"Resolved, That the following be adopted as a substitute for the first sentence in the rubric, immediately after the Communion office:

"'On all Sundays and other holy days, shall be said all that is appointed at the Communion, unto the end of the Gospel, concluding divine service in all cases when there is a sermon or Communion, and when there is not, with the blessing.'"

It is strange to notice how the position of parties in the Church has shifted. At that time (1826) Low-Churchmen never used the so-called ante-Communion service, except as a part of the celebration of the Sacrament, which was performed only at long intervals. The High-Churchmen, led by Bishop Hobart, were fighting vigorously to have that portion of the service used regularly in all churches. So successful were they, that to-day Low-Church clergymen are the most careful of any to say the ante-Communion service; while the successors of Bishop Hobart are endeavoring to raise the standard still higher, and secure the regular use of the other half of the service, also, on every Sunday in every church. Another sixty years may see that progress made. It may be remarked, in passing, that it is difficult to understand why, if the Bishops be correct in asserting that "there is no doubt as to the obligation of ministers to say, on all Sundays and other holy days, that part of the Communion office which is commonly called the ante-Communion," the "obligation of ministers" does not extend to finishing the Communion office as appointed, also!

There was opposition to these resolutions in the lower House, but they passed by a vote of 39 ayes to 19 nays. Three years later, however, when General Convention re-assembled, South Carolina had presented a vigorous protest, and so great was the opposition that Bishop Hobart himself introduced a resolution declaring the proposed changes inexpedient, to which both Houses agreed. Time has long since brought about the more desirable portions of what thus failed in legislation--a striking instance of how much better it frequently is, to let abuses die a natural death, than it is to fan them into life by opposition. Some of the propositions truly were highly inexpedient.

These were among the last works of Bishop Hobart. His death occurred at Auburn, New York, on the 10th of September, 1830. His body was taken to New York, and was interred under the chancel of Trinity Church.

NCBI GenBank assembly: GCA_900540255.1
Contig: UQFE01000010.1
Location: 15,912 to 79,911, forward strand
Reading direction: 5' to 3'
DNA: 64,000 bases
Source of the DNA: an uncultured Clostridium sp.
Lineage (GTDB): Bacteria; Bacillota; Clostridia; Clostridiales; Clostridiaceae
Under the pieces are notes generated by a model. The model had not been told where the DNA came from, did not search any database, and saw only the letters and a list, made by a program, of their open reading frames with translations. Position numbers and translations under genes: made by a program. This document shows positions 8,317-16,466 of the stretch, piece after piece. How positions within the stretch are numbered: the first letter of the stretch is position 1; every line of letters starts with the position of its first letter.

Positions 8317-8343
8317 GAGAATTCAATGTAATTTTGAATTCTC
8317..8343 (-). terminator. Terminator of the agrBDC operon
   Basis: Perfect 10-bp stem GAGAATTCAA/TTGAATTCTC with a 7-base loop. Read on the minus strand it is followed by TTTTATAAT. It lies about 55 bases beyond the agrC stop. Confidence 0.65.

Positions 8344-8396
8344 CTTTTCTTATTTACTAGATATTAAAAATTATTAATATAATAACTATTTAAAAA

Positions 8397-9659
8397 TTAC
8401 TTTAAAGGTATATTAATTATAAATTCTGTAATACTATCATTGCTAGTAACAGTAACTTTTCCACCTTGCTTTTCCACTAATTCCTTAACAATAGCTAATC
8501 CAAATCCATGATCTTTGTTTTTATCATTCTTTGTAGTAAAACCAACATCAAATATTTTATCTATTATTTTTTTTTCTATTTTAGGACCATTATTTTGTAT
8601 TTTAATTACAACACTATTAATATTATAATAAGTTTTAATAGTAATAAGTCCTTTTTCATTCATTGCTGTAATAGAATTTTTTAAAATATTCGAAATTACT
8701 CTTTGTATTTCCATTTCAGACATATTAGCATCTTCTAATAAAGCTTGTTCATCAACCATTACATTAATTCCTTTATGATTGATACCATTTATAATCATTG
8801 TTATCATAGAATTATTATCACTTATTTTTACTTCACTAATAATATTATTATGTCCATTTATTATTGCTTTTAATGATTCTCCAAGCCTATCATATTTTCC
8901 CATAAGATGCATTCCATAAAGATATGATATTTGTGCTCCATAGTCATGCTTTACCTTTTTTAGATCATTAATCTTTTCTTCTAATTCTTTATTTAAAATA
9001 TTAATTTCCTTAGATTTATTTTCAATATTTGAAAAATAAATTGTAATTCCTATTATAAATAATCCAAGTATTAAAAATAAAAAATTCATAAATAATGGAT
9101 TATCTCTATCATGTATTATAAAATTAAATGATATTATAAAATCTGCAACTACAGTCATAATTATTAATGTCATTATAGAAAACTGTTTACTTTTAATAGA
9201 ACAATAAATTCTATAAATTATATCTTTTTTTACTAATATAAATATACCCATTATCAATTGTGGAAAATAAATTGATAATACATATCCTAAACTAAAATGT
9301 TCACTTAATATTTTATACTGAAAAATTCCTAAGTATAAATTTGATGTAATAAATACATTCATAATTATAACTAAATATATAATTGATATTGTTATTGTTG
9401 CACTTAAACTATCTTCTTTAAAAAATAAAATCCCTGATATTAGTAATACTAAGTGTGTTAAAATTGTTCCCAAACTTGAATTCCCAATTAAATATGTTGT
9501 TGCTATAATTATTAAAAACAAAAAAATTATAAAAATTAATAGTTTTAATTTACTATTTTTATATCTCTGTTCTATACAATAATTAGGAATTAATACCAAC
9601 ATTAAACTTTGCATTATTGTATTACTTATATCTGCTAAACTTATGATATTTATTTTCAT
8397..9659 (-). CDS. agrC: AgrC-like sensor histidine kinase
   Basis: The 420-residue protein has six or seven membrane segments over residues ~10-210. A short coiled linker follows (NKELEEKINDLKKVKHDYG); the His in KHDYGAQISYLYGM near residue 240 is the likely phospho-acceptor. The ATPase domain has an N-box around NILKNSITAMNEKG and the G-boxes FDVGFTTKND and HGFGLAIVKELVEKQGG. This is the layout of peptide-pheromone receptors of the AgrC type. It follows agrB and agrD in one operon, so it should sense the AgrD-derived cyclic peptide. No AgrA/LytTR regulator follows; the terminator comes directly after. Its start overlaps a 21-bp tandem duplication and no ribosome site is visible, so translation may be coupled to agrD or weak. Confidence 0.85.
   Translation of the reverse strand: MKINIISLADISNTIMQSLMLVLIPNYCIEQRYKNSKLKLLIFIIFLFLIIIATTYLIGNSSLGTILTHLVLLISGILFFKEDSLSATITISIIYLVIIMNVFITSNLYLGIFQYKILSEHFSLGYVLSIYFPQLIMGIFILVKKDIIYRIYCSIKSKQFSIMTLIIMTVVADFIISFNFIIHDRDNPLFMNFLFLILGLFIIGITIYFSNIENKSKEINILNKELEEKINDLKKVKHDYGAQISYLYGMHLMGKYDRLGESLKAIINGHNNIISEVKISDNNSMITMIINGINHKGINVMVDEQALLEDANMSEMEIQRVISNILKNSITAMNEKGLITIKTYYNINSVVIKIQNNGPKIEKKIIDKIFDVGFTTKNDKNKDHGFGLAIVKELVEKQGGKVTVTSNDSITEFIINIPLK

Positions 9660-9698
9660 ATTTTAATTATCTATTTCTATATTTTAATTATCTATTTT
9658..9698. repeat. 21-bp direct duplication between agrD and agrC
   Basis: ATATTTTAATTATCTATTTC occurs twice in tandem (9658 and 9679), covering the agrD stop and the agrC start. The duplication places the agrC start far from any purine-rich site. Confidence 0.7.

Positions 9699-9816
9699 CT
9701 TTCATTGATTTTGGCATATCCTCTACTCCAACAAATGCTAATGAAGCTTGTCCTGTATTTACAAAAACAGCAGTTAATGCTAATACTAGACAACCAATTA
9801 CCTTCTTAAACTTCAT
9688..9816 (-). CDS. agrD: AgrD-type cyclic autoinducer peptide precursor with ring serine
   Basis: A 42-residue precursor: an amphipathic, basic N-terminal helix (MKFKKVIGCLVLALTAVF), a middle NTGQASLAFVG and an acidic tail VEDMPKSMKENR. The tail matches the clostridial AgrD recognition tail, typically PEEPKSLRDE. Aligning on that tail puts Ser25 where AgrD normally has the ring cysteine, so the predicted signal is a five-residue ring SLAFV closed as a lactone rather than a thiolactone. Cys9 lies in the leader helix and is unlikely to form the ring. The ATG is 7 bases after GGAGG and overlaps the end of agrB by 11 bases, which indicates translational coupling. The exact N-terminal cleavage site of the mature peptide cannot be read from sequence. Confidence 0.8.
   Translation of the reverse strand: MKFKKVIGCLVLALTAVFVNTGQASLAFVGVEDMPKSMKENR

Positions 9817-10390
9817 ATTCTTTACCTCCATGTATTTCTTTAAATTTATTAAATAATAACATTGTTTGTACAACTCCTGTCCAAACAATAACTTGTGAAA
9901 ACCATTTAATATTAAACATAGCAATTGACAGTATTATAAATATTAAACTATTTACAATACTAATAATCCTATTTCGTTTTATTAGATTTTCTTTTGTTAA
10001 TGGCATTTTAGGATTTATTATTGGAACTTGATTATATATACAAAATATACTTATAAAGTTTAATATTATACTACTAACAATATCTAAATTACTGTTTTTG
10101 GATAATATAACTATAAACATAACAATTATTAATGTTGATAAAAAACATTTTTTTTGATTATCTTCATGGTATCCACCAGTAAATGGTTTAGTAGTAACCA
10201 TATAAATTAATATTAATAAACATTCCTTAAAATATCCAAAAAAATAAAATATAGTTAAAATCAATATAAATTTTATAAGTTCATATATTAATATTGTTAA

What the American Church owes, under God, to Bishop Hobart, can hardly be overestimated. His work commenced a new era in the Church, when men began to wake up to its divine characteristics. That work, which is popularly supposed to have commenced with the Oxford revival, had really begun in America before Mr. Keble preached his famous sermon on the National Apostasy, in 1833. It was three years before this date that the earthly remains of John Henry Hobart were laid to rest.

In fact, we do wrong to suppose that there was ever in the English or American Church, a total forgetfulness of her Catholic position. Before the first waves of the great Oxford movement had even started toward the American shores, Hobart worked and died. Before Hobart, Seabury; before Seabury, in England, Berkeley and Warburton, and Butler; before them, Ken, and the Non-Juring Divines.

The results of such aggressive work on distinctively Church lines, may be traced, not only in the character of the Churchmanship which has resulted from Bishop Hobart's labors, but even, it seems, in numerical calculations. New York and Pennsylvania started under similar conditions. In 1792, when the clergy list was first published, there were nineteen clergymen in New York and fourteen in Pennsylvania.

The Episcopal administration of the two for the first quarter century, was of the same character. Bishop Hobart began aggressive work in New York, in 1811. Subsequent conditions as to emigration and immigration were the same, with the balance probably against New York on account of the hordes of alien emigrants who land and remain at New York City. But see the different results of the progress of the Church in the two States! In 1890, there was in Pennsylvania one communicant to 113 inhabitants, and in New York, one to 60. There were, in the three dioceses in Pennsylvania, 396 clergy, and in the five dioceses of New York, 8224 How can the results of real, uncompromising, aggressive Churchmanship--such Churchmanship as that of John Henry Hobart--be better demonstrated?